His review of Rebecca Gilman's version of A Doll's House - - well, the one sentence review he gave me at Sidetrack right after he had attended the Press Opening - - is still to this day one of the funniest things I have ever heard in my life.
I've had a little crush on him since before there was a Time Out Chicago. Since before I knew he was a critic.
A certain blogger friend and I used to see Christopher at Sidetrack and pathetically flirt with him for months until one night, when we asked him what he did and he told us he was a theatre critic. We honestly didn't know he was a critic but I still felt like a whore for coming onto him. A whore in a good way, though
And as if he wasn't cute and funny and brilliant enough, it's articles and posts like this that really seal the deal. I agree with Christopher 100% on this issue...
"As has been reported, the outdoor production of Stephen Flaherty and Lynn Ahrens’s Ragtime that was supposed to play Wilmette’s Gillson Park has been scuttled because organizers were nervous about the inclusion of what responsible parties will only refer to as “the n-word.” The musical, based on E.L. Doctorow’s novel (originally staged by Steppenwolf’s Frank Galati), takes place in early 20th-century New England, and details, among other things, the woeful mistreatment and violent retaliation of the first generation of free-born African Americans. So, naturally, “the n-word” is in there.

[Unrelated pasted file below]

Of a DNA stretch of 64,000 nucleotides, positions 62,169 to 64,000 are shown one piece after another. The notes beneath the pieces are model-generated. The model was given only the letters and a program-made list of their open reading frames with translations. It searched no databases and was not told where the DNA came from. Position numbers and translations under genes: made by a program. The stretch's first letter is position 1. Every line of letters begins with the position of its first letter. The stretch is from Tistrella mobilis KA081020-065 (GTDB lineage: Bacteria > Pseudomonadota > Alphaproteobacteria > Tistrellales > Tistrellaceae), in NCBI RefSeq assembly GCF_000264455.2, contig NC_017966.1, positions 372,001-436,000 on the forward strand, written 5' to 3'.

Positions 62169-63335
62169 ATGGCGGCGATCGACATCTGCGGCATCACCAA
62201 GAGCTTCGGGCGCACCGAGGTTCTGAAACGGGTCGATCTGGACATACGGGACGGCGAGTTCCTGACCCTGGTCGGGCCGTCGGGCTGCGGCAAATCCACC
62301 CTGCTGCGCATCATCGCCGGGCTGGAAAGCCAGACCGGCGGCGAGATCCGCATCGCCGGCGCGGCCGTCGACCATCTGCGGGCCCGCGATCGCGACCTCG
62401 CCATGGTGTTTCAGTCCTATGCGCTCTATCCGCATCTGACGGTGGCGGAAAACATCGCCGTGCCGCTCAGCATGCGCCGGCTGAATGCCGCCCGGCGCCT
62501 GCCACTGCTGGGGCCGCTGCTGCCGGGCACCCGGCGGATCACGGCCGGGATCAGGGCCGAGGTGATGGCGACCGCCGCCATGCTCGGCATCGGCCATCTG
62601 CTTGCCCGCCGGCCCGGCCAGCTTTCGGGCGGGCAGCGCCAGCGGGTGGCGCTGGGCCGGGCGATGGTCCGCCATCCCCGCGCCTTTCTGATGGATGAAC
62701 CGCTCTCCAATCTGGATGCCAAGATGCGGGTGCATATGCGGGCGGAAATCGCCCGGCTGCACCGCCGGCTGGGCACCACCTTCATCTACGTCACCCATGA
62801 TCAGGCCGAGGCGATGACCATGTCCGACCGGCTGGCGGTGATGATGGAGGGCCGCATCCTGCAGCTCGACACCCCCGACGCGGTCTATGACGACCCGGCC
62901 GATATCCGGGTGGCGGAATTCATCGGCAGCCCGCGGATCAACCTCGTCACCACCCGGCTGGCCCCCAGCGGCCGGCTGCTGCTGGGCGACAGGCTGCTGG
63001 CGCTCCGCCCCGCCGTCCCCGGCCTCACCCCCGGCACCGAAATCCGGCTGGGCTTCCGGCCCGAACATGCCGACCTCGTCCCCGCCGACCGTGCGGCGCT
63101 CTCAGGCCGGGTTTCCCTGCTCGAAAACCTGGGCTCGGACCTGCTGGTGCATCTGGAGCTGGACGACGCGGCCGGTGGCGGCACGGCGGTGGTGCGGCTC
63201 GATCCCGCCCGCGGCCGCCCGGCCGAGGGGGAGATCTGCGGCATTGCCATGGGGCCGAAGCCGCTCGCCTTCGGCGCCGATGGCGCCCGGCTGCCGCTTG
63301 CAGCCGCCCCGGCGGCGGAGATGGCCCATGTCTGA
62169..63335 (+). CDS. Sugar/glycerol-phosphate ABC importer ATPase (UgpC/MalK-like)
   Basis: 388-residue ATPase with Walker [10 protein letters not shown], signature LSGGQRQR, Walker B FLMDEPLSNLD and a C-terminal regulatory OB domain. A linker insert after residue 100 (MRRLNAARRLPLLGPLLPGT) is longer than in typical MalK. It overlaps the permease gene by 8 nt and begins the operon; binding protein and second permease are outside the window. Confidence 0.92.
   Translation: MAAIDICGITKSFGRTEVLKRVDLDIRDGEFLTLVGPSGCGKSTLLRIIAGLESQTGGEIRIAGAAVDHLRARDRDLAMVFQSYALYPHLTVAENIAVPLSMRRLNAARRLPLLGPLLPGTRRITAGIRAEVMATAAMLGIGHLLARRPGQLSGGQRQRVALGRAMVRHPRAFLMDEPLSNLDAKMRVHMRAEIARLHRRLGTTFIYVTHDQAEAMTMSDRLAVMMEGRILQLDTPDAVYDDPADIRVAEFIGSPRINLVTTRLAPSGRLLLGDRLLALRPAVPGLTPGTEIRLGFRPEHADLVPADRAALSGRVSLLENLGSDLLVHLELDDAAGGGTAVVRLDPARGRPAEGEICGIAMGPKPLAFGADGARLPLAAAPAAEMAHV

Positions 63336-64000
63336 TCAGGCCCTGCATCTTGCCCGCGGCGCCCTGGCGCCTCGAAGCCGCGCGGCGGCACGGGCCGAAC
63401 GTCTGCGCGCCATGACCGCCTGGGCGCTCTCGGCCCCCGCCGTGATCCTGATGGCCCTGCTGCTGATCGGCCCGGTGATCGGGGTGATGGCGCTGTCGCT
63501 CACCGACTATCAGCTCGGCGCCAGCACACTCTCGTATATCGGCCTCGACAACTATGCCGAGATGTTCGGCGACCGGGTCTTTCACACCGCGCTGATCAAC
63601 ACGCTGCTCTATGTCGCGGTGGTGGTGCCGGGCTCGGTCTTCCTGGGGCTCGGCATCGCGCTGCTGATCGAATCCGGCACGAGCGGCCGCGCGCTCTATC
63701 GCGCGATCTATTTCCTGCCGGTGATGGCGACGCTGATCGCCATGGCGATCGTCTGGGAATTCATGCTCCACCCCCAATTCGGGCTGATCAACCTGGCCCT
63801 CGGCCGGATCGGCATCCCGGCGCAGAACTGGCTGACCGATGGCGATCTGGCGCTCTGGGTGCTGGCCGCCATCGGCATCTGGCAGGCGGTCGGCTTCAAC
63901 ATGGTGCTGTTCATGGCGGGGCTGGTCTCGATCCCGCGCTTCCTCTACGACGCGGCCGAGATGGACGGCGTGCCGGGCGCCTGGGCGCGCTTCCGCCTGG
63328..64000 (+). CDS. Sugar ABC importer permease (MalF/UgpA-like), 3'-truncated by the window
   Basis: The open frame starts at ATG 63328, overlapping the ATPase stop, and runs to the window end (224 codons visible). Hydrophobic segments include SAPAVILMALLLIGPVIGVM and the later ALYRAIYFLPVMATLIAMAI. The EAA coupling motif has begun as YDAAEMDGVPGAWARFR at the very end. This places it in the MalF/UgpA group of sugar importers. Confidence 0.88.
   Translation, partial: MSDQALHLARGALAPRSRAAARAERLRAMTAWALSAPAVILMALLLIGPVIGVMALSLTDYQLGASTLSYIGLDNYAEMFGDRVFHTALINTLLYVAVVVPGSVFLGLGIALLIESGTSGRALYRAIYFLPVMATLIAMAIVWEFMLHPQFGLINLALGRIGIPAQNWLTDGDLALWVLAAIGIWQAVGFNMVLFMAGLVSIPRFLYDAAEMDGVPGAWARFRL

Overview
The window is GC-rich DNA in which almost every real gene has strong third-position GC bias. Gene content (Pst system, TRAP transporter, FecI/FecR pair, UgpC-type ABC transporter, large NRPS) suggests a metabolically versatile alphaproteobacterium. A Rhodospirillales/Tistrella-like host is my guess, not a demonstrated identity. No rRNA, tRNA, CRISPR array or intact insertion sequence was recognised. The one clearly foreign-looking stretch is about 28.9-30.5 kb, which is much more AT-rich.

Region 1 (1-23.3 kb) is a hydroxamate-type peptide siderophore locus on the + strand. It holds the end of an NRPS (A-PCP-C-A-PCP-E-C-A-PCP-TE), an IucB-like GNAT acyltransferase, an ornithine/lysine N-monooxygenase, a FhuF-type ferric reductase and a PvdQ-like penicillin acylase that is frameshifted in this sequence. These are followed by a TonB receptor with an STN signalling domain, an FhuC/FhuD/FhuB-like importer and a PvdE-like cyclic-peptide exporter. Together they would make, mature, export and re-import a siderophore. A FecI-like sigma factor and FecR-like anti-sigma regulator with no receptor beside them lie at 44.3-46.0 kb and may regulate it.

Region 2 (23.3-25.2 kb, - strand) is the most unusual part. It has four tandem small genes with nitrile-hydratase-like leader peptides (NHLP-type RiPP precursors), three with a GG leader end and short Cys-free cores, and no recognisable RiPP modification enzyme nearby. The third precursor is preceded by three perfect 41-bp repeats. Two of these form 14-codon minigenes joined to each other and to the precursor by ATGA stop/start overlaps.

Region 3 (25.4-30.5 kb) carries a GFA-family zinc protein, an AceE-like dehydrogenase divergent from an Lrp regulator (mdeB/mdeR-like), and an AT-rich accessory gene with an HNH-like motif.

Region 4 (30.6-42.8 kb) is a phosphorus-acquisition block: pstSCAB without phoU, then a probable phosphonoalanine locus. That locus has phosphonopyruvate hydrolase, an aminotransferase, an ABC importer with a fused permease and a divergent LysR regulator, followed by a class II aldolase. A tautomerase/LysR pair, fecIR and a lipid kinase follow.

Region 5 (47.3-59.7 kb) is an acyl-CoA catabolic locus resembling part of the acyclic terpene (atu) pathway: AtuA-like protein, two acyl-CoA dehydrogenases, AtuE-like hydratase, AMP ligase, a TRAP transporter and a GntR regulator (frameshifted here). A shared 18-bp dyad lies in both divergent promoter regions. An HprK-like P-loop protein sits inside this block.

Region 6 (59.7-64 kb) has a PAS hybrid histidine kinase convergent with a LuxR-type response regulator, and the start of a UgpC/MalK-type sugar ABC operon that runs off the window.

"Cancelled because some P.C. parties feared the production’s amplification system would blast the offending word throughout the land, the Wilmette Ragtime is a poster child for hair-trigger liberalism run so far amuck it’s become unrecognizable. Music Theatre International, the licensing company that handles the rights to the material, rightfully refused to let the producers change the lyrics to something more innocuous.
"I’ve no doubt that the well-intentioned cultural programmers of the Wilmette Park District believed they were making the most pragmatic move when the show was axed, but Wilmette, a suburb heretofore unknown to most of the American theater world, just became the place where it was assumed the population couldn’t handle overhearing the lyrics of a Broadway musical. Whether or not this decision reflects the actual climate of the place won’t be a detail anyone considers, if the national media attention is any indication."
"The n-word" "The f-word." What are we? In the 2nd grade?!?
I've said this before on this blog - - words are words. The only power a word has is the power we give to that word. Plain and simple.
So tomorrow, if you see me watching the Gay Pride Parade, come give me a hug, pat me on the ass and say...
"Happy Gay Pride Day, you big fag!"
Nothing would make me happier.